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While few will reminisce about 2020 with great fondness, one positive to come from this year is an overwhelming amount of new tools for tinkering in the studio. From pedals built in collaboration between companies to synthesizers that revive classic designs, this is the gear that got our customers through the past 365 days.
There are no two ways about it, Joel Korte is doing genius-level work at Chase Bliss Audio. His Mood micro looper delay (built in collaboration with Old Blood Noise Endeavors and Drolo FX) was one of the most hyped pedals of 2019 and made Dustin McLaughlin's top ten list of releases last year. The love continues on in 2020 as the pedal tops our list of best sellers. This is the perfect tool for ambient music-making and creating one-of-a-kind sounds that are here today and gone tomorrow.
The PDF-2 Parametric Distortion Pedal (the older brother of the PDF-1), has a permanent home on the pedalboards of Josh Homme, Nick Valensi, and several other heavy hitters. The PDF-2 builds on everything that makes the PDF-1 great with a reduced noise floor, adjustable gain knob and dual foot-switch for clean and dirty channels. The expression input control accepts wah, phaser, and other tonal shifts seamlessly. It’s rugged, versatile, and possibly one of the most well-balanced distortion pedals boasting EQ and Boost features.
The Meris Mercury 7 is the pedalboard-friendly brethren of the Meris Mercury7 500 Series module for studio use. Very few reverb pedals offer the same depth of control over reflections, pitch, frequency response and decay. After connecting an expression pedal, the space-age possibilities become even more exciting, depending on which of the Pitch Vector options are chosen. This pitch setting can be mixed to taste. On top of everything, the Modulation knob offers a varying degree of control over an advanced LFO engine. The Meris Mercury 7 is highly musical and offers a fun blend of parameters to tune to perfection.
Vongon got its start by making a MIDI controller that could save presets on the beloved Moog 104-M analog delay. Since then, this Oakland, CA-based company has come out with its first proper effect pedal and they went hard. The Paragraphs is a resonant low pass filter and waveform generator. It has a beautiful sounding preamp, which can be as clean or fuzzy as you want. MIDI and CV round it out to make one of the most impressive pedals we’ve seen from a new company in years.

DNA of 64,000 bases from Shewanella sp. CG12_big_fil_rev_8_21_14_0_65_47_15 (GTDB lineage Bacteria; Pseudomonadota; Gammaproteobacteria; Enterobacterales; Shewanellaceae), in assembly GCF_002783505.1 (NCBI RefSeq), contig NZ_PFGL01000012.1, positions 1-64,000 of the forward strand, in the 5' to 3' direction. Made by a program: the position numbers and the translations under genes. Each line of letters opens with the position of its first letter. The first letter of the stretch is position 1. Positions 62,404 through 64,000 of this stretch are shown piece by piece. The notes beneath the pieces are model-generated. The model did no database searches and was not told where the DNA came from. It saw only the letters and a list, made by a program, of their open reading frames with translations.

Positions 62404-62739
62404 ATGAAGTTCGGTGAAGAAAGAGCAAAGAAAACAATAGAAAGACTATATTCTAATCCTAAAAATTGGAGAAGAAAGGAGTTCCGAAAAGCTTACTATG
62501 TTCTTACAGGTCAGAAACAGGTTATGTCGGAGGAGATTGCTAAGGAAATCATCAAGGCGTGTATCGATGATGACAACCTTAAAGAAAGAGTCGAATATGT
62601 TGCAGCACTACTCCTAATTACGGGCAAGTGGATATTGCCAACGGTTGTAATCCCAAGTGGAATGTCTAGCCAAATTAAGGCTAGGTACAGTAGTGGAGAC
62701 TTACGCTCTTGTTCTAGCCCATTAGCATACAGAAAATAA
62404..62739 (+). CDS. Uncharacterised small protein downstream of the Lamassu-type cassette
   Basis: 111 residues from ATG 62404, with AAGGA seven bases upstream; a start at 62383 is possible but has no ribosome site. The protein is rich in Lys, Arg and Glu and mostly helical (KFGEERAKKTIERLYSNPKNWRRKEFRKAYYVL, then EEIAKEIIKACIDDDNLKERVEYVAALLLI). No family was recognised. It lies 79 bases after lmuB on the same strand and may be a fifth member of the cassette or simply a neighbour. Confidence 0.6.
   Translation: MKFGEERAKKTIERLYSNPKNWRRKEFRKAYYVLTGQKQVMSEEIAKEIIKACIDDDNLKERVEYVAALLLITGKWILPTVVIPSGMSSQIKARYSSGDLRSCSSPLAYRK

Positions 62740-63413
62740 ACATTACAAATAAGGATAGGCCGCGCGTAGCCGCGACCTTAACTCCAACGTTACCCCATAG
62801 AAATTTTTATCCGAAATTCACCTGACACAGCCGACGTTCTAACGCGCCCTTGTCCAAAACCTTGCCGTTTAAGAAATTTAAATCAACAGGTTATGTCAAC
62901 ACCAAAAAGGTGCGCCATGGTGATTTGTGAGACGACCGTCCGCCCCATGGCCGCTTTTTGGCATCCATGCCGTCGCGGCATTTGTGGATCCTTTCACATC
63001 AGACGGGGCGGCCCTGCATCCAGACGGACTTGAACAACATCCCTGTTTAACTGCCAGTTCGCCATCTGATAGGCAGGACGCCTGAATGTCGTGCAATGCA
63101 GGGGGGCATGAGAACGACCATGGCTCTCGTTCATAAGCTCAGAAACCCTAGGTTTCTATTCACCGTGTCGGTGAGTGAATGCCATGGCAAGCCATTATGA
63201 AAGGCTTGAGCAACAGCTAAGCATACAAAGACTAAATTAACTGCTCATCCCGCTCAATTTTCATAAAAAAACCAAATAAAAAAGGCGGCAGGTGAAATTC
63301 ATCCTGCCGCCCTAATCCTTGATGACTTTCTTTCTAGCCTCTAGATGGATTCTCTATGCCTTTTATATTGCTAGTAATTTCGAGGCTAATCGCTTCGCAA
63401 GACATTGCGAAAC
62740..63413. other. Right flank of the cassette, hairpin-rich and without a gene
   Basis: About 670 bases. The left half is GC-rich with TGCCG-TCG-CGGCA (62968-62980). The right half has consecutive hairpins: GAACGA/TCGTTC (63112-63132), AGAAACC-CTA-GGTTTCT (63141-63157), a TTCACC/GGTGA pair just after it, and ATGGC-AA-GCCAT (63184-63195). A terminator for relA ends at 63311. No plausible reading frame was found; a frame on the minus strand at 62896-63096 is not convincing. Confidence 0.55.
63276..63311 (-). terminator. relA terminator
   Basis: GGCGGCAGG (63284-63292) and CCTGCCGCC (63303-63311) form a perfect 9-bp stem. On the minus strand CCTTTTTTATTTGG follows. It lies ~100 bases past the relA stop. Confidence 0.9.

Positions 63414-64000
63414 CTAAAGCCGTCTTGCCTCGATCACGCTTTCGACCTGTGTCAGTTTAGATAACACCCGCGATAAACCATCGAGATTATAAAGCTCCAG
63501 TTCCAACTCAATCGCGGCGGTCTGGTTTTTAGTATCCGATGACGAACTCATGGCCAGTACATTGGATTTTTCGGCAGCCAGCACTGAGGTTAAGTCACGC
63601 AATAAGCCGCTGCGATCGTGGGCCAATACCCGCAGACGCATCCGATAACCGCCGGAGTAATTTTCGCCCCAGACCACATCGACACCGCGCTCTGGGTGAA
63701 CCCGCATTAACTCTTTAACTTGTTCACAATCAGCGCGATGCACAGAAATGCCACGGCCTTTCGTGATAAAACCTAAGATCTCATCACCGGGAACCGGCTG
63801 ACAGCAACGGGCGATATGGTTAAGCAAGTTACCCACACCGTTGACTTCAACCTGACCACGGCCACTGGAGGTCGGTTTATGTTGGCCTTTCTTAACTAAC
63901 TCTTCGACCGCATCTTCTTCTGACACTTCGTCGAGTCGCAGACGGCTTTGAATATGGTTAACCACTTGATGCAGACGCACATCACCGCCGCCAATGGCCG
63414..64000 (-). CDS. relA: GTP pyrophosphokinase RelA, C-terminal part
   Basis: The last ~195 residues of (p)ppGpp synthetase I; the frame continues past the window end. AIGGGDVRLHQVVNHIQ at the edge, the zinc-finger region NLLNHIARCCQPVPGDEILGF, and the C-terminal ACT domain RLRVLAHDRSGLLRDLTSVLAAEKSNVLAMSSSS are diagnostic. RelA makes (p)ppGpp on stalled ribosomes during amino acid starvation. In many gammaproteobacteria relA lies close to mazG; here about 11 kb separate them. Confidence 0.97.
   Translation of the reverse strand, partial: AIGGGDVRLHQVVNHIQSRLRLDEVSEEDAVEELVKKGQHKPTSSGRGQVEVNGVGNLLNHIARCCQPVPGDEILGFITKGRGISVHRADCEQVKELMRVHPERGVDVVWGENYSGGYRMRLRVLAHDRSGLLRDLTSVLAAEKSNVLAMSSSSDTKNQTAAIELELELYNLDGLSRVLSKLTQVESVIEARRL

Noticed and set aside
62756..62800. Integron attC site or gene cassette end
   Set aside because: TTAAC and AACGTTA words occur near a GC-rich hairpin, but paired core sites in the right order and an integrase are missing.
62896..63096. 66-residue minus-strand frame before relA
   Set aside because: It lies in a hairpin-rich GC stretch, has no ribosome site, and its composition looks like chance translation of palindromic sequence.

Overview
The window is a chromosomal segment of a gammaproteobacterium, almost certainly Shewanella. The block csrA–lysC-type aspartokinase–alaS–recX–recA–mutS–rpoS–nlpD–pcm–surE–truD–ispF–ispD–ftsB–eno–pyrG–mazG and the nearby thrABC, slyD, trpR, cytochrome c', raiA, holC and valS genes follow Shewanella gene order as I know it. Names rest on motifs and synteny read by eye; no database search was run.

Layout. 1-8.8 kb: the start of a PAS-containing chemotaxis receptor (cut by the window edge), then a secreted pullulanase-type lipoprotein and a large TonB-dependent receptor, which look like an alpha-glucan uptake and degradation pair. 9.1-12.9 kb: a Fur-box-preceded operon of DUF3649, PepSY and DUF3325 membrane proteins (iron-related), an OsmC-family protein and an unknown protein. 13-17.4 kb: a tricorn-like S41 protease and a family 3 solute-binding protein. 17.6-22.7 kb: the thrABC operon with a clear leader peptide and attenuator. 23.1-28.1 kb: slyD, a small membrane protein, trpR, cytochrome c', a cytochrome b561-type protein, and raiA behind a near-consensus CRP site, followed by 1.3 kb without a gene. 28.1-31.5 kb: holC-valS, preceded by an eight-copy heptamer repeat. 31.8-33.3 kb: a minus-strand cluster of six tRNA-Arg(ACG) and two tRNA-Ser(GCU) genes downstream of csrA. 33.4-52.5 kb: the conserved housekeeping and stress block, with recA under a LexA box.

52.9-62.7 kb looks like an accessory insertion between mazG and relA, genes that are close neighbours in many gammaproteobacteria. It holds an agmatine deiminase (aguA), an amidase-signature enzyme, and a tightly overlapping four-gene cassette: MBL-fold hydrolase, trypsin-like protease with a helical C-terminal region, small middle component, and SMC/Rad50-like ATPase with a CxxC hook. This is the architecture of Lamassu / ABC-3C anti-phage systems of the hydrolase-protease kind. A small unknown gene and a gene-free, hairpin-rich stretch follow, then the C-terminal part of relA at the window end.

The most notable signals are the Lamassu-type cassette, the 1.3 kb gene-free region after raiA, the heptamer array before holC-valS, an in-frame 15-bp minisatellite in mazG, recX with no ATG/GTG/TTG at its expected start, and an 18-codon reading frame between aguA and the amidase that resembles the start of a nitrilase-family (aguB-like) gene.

How often do you come across a pedal with motorized faders? Thank Chase Bliss for making a pedal that adjusts itself as you cycle through up to 30 presets and 10 banks instantaneously. The Chase Bliss Automatone is a preamp that adds loads of tonal character, edge, and thickness to anything that passes through it. It takes the grit of a Bensen preamp pedal and pushes your tone to the edge. The mid controls can be adjusted to a particular area of the midrange, and blended into the mix. Best of all, it’s built like a tank.
Honorable Mentions: Strymon Iridium, Electro Harmonix MEL9, Chase Bliss Audio Blooper, Meris Hedra and Universal Audio OX.
The Moog Subharmonicon is a semi-modular polyrhythmic analog synthesizer that employs a 6-tone sound engine and multi-layered clock generator to explore the musical relationships between subharmonics and polyrhythms. It shadows the walk and talk of a 70s-era step sequencer to create complex rhythmic patterns that morph over time. It’s perfectly suited to integrate with other Moog modules or third-party Eurorack systems.
The name “Mellotron” doesn’t need much of an introduction, but the compact version of its iconic tonal palette gets a lot of attention. The Mellotron Micro is the ideal size for smaller production setups or live rigs. It shares most of the primary features of the full-size version and a collection of 100 24-bit uncompressed sounds sourced from original tape libraries.
The Make Noise 0-Coast pulls inspiration from classic synth design concepts but doesn’t require patch cables to take advantage of everything it has to offer. It can perform alongside your MIDI controller of choice or without MIDI altogether. Both workflows produce interesting results that remain musical, or untamed if you choose to let it off the leash.
The Moog Matriarch might be the most exciting semi-modular analog synthesizer to grace the market in the past year. Moog applies its traditional architecture and design to a synthesizer that does a little bit of everything extremely well. The patching capability is extensive enough to satisfy synth virtuosos, yet it remains straightforward enough for newer synth users to get their feet wet. The 49-key layout and overall size make it the perfect fit for a variety of setups.
Few hybrid synthesizers pack so many creative options like the Arturia Microfreak. It commands a wavetable, digital oscillators, analog filters, a poly-aftertouch keyboard, an innovative sequencer, and up to 4 recordable automations in one small unit that takes up barely any desk space. It’s a great budget-friendly synth for beginners as well as experienced synth users who want to switch things up and experience something a little different.
Honorable Mentions: Behringer Poly D, Korg Minilogue XD, Moog Mother-32, Yamaha Reface CS, and Sequential Prophet Rev2.
Best Selling Modular Synth of 2020: Make Noise MATHS, Intellijel Quad VCA, Mutable Instruments Plaits, Make Noise Morphagene, Noise Engineering Basimilus Iteritas Alter and Erica Synths Black Hole DSP2.
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